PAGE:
Since the coaching relationship is built on trust, communication and confidence, this is a time for the executive and the coach to get further acquainted.
We discuss personal history, career progression and personal/professional goals. The objective is for the coach to develop a good, initial feel for what’s important to the executive and begin to see the world through their eyes.
At this meeting we also discuss “rules of engagement” (e.g. confidentiality; how the coaching process works and each person’s role in that process).
The objective of leadership coaching is to enhance on-the-job performance by providing feedback and guidance in real time.
We focus on what the executive wishes to change and the results they hope to achieve. We look at specific areas the individual wants to improve, and counterproductive behaviors they wish to reduce or eliminate. But we don’t lose sight of the talents and abilities that were responsible for the executive’s success to date. We also focus on maintaining – or even strengthening those strengths.
Frequently, the coach is able to share insights the executive may not have considered. As important, coaching helps the executive translate these insights into action.
In combination, we create an overall blueprint that establishes goals, and an action plan for the coaching process. Our objective is to identify strengths, areas for development and success criteria for the coaching assignment:
The executive and the coach meet regularly to implement the development plan and discuss alternative strategies to try going forward. The coach is there to monitor progress toward agreed-upon commitments and to help the executive learn alternative ways of managing problematic situations.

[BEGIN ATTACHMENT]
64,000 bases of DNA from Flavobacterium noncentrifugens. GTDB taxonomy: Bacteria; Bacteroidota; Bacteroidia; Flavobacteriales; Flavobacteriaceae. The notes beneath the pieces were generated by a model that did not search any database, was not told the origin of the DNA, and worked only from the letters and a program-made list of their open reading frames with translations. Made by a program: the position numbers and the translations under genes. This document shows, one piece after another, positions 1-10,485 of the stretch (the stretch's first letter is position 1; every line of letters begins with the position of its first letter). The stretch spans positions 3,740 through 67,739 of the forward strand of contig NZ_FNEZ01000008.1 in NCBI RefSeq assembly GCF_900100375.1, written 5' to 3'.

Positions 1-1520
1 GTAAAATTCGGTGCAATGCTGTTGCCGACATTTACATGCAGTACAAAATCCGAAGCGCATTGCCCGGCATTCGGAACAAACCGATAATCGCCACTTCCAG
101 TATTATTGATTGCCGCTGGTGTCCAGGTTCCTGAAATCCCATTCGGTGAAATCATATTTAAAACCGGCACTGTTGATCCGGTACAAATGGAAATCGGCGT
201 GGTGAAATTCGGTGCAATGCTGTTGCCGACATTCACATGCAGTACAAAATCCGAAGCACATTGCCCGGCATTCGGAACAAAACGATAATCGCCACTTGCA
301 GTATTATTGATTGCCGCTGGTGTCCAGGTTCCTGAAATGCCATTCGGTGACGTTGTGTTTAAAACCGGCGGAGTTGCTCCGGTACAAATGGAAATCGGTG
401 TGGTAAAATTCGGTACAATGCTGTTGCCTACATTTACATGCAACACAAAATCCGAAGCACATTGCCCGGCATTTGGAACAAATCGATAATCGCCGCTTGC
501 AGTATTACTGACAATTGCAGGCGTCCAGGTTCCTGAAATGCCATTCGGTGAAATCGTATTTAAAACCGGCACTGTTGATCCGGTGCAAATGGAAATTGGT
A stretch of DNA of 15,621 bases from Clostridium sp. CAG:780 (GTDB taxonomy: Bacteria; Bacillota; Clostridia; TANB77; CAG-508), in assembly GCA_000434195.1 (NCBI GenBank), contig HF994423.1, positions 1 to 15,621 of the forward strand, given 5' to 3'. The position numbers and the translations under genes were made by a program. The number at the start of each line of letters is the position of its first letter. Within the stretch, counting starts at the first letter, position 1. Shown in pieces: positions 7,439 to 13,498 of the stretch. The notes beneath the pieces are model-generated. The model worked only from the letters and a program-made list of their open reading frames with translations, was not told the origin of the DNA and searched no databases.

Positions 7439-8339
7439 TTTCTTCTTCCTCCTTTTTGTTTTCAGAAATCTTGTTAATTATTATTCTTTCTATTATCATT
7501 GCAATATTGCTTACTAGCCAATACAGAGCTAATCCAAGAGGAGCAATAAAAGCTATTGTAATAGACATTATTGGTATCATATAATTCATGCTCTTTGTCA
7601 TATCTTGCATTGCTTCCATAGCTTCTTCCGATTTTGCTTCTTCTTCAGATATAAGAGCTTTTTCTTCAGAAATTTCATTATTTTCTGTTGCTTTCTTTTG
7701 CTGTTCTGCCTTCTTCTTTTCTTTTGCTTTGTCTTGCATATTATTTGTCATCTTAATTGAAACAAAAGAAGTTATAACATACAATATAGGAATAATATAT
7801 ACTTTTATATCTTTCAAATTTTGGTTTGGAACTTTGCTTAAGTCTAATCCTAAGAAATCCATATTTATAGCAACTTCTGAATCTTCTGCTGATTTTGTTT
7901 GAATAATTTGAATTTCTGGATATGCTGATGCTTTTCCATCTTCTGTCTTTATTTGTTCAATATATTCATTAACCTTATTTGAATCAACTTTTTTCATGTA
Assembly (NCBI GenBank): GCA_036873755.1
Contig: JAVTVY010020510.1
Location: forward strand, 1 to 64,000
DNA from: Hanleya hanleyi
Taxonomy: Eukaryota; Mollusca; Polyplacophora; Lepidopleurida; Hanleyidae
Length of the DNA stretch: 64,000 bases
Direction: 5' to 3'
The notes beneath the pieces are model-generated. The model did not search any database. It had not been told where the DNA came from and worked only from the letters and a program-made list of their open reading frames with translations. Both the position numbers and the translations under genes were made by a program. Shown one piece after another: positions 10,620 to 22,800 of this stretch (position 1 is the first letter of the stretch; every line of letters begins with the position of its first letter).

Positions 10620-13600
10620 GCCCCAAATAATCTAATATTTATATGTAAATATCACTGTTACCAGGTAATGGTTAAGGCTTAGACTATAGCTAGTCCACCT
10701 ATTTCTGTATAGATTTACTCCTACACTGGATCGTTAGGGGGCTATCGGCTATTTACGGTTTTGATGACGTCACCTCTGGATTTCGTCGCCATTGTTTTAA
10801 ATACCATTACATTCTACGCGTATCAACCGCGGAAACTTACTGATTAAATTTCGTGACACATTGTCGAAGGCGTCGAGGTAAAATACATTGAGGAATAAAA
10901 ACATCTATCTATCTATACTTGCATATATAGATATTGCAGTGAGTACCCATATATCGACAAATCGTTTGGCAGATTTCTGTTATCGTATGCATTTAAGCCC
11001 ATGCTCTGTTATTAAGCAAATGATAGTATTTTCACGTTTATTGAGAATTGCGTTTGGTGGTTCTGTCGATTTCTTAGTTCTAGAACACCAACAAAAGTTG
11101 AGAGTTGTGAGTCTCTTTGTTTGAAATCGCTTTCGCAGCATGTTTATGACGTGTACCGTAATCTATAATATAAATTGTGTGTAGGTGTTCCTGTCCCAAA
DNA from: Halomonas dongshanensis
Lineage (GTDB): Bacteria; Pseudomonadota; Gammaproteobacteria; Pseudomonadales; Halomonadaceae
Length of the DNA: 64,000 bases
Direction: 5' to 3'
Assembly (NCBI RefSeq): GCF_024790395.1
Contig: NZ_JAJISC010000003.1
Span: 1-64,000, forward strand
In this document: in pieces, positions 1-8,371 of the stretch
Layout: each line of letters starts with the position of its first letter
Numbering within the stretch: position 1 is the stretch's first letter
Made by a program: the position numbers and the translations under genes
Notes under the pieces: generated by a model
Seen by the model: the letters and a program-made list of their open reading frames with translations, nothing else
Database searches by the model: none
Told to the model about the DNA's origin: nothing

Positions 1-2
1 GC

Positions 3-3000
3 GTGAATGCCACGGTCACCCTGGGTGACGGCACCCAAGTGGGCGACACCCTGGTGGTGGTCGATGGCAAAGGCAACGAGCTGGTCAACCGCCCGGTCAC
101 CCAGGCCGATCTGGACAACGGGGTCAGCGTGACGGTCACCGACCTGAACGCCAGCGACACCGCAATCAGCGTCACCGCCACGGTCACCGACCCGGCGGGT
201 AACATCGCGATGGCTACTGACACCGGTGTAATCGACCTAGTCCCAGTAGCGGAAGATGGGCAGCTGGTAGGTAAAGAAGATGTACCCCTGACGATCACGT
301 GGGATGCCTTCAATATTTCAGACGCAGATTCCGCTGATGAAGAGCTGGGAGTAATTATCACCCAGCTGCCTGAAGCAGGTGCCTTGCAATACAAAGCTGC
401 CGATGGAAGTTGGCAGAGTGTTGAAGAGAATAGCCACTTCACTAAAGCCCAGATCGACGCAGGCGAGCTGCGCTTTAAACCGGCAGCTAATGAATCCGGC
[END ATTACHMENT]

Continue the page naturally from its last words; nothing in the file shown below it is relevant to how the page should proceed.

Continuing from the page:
The coach may also function as a unique sounding board, benign “conscience” and devil’s advocate – a confidant with whom the executive can share observations and perceptions too delicate to discuss with others.
Coaching sessions are customized to the executive’s needs with a communication core as follows:
The coach acts as a catalyst to harness the executive’s own resources and focus them for greater success. We will offer suggestions that have worked for others and will help the executive examine whether their actions are consistent with their intentions. However, the executive remains responsible for making decisions and taking the steps necessary to produce the desired behavioral changes.
The coach may also suggest or forward relevant information (e.g. case studies, journal articles, and Internet websites) to assist with the executive’s growth.
Coaching tools we use include:
Einstein once said: “Not everything that counts can be counted, and not everything that can be counted counts”. We agree.
We strive to evaluate progress in a way that makes sense: through a combination of measurable, objective assessments and subjective observations.
With the executive’s concurrence we may solicit input from relevant others, for observational updates of the person’s behavior, communication and leadership style. We also encourage the use of 360° assessment tools, which offer objective performance feedback and another useful measure of coaching success.
We schedule a follow-up meeting after the completion of the coaching engagement and discuss a plan to ensure the that personal and professional gains attained during the coaching relationship are sustainable going forward.
Company policies – Are there company policies that are particularly important to your business? Perhaps your unlimited paternity/maternity leave policy has endeared you to employees across the company. This is a good place to talk about that.
Executive profiles – A company is only as strong as its executive leadership. This is a good place to show off who’s occupying the corner offices. Write a nice bio about each executive that includes what they do, how long they’ve been at it, and what got them to where they are.
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